Jake Kleinmahon ’07 and his family made national news when they decided to move because of anti-LGBTQ+ bills.

When the Louisiana State Legislature passed a series of anti-LGBTQ+ bills last spring, Jake Kleinmahon ’07 and his husband, Tom, made the difficult decision to move their family to a different state. Kleinmahon posted their announcement on Instagram with the intention of informing friends that they were leaving New Orleans, where they’d built a happy life for themselves and their two children. 

As the family planned their move to New York state and Kleinmahon prepared to become director of a new heart transplant program at Cohen Children’s Medical Center on Long Island, he also accepted another new role: advocate.  

His Instagram post had unexpectedly gone viral, throwing Kleinmahon into the media spotlight last fall, when a prominent follower — CBS journalist David Begnaud, who is also from Louisiana and is also gay — reposted it on X. Begnaud’s repost rose to four million views. Soon, Kleinmahon was fielding interview requests and watching his family become the subject of CNN, NBC, Mother Jones, and People coverage, to name just a few. 

“At first, we were hesitant to talk to the media because we have young kids; we didn’t want to be a target of a hate crime,” Kleinmahon says. “But then we realized that we were given a platform we wouldn’t otherwise have. And while the situation was heartbreaking, it led to an opportunity to hopefully affect change and be a bigger part of the movement.” 

The news stories centered on the fact that Louisiana was losing one of only three pediatric heart transplant cardiologists in the state. Kleinmahon himself felt the tug of leaving his patients, especially because the specialized nature of his work requires ongoing care. “I’ve gone through so much with them, walking along their journey from needing a new heart and supporting them through that, to the heart-transplant wait list, to then taking care of them and their new heart after the transplant,” he says. “Many of them, I consider family.”

His patients expressed sadness and disappointment over the situation, Kleinmahon says. “When I told patients why I was leaving, it made the connection real to them — how these laws affect families and real people,” he says. “Every patient understood and supported me.”

Not all of the response has been positive, of course, and he has endured hateful comments both online and in letters. Some have suggested they “stick it out” in Louisiana. Kleinmahon’s response: “Have you ever had to sit down with your children and discuss why the state you live in is trying to make laws that are against your family or against your friends?” If not, “you can’t really understand what it feels like.”

He emphasizes that they hadn’t been “sitting quietly on the political sidelines.” Kleinmahon and his husband voted, encouraged their employers (the top-two largest in Louisiana) to lobby against the bills, called their senators, and emailed their representatives. “We watched hours of streaming video of legislative sessions on these bills, and we checked on progress daily from our phones,” he said during a speech at the Human Rights Campaign convention in Washington, D.C., last October. “If it seems like a lot of work simply to maintain equal rights and basic decency for our family, it is. The burden of waking up each day wondering what rights were targeted to be stripped away was simply exhausting.”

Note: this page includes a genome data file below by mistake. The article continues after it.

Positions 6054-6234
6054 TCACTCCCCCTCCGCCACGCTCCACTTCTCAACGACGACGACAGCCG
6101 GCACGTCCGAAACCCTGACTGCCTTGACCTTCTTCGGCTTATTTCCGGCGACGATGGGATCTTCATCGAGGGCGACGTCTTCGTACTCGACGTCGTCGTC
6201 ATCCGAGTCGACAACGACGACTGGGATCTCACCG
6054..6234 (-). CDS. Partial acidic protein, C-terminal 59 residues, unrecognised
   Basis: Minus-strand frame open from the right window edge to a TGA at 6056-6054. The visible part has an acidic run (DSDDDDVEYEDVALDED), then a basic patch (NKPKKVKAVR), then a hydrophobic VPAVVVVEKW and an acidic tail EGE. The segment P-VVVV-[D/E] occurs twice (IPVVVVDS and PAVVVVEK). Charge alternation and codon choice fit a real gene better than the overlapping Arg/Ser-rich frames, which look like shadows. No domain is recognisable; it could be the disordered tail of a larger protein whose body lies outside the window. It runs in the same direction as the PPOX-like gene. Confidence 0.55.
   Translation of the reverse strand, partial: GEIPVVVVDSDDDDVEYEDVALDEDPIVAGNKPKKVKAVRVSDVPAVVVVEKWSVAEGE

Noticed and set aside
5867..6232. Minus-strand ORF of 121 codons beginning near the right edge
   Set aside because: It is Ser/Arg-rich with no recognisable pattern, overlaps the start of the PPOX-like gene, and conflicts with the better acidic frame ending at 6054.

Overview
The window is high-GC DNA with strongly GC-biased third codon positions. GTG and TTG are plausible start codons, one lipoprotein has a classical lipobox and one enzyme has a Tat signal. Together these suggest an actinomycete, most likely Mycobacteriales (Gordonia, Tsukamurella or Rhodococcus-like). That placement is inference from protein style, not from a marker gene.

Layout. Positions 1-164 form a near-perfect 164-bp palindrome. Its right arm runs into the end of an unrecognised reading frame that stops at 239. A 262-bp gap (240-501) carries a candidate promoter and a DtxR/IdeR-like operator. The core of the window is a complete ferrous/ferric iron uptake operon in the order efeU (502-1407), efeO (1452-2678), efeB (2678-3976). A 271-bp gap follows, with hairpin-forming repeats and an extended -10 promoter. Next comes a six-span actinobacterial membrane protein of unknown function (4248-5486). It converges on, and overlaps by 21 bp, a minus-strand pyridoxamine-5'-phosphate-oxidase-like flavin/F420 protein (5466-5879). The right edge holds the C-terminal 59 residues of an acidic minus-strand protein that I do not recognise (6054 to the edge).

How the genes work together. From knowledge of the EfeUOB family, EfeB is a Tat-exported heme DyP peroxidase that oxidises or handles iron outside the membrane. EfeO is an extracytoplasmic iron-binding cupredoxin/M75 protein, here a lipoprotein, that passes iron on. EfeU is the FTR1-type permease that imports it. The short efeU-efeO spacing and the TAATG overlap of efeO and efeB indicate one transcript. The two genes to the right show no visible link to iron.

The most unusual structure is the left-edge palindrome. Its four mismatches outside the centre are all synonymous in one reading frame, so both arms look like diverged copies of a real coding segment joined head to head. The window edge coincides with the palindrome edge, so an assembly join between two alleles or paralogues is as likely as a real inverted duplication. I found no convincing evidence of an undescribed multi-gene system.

Kleinmahon attended Tulane University for medical school and completed his residency in Louisiana. He’d been the director of pediatric heart transplant and heart failure at Ochsner Hospital for Children since 2018. Another Colgate alumnus, Jon Sendach ’98, executive director of North Shore University Hospital, helped him find the job in New York when he decided to leave Louisiana. 

This isn’t the first time Colgate has written about Kleinmahon for telling his story publicly. In 2011, he participated in the nonprofit It Gets Better Project, which featured adults telling their coming-out stories to help gay teens. He then recounted his experience for an audience at the Colgate Bookstore. Just this past December, Kleinmahon was again in front of a Colgate audience as the keynote speaker for a Health and Wellness Network event in New York City. 

On a larger stage, Kleinmahon was named the 2023 recipient of the Equality Forum’s International Role Model Award (joining a list of previous honorees that includes Gavin Newsom, Martina Navratilova, and Pete Buttigieg). 

He used his platform a few weeks later at the Human Rights Campaign convention to encourage others: “Be an agent of change for the better. Please be someone who you’ll be proud of when you look back 5, 10, 20 years from now.”

Kleinmahon focused on premed at Colgate and majored in Spanish literature, in addition to serving on the Southern Madison County Ambulance Corps.